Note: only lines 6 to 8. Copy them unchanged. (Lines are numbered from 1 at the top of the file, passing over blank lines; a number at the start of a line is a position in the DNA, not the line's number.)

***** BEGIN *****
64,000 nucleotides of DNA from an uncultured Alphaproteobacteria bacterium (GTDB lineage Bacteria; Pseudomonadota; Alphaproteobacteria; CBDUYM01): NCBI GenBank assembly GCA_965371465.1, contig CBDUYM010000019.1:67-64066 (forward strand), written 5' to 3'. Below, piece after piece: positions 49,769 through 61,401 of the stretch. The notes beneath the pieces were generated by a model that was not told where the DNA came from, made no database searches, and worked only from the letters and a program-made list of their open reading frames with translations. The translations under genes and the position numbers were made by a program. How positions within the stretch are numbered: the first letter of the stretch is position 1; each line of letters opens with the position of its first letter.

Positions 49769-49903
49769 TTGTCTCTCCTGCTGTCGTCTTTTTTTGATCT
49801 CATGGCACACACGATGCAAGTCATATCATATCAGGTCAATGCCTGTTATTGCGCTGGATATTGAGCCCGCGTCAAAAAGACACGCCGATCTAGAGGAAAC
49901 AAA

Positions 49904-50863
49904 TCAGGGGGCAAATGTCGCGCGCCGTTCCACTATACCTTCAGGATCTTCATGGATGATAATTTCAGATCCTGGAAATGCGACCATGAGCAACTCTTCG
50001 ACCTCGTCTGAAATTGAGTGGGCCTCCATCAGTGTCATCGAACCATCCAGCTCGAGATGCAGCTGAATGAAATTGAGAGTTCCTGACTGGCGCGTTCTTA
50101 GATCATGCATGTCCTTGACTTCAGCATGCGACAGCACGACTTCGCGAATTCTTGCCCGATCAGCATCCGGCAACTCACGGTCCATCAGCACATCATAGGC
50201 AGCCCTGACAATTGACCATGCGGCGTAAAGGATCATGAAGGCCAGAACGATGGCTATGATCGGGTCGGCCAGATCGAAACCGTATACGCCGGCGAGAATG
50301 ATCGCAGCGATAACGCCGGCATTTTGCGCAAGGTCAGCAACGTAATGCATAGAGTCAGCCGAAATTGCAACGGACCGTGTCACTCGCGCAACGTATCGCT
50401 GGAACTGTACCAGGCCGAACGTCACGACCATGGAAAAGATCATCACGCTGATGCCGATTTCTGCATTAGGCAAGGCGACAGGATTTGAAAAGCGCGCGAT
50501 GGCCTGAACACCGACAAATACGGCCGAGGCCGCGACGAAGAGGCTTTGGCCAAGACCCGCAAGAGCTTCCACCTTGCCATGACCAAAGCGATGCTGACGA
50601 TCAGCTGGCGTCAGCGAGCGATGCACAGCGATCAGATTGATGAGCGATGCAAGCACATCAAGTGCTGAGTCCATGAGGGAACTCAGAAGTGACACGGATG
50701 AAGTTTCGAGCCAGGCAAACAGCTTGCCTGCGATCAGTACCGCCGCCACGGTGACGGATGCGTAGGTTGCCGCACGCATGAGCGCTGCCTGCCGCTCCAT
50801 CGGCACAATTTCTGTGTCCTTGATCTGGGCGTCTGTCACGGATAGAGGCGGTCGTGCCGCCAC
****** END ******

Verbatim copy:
Positions 49904-50863
49904 TCAGGGGGCAAATGTCGCGCGCCGTTCCACTATACCTTCAGGATCTTCATGGATGATAATTTCAGATCCTGGAAATGCGACCATGAGCAACTCTTCG
50001 ACCTCGTCTGAAATTGAGTGGGCCTCCATCAGTGTCATCGAACCATCCAGCTCGAGATGCAGCTGAATGAAATTGAGAGTTCCTGACTGGCGCGTTCTTA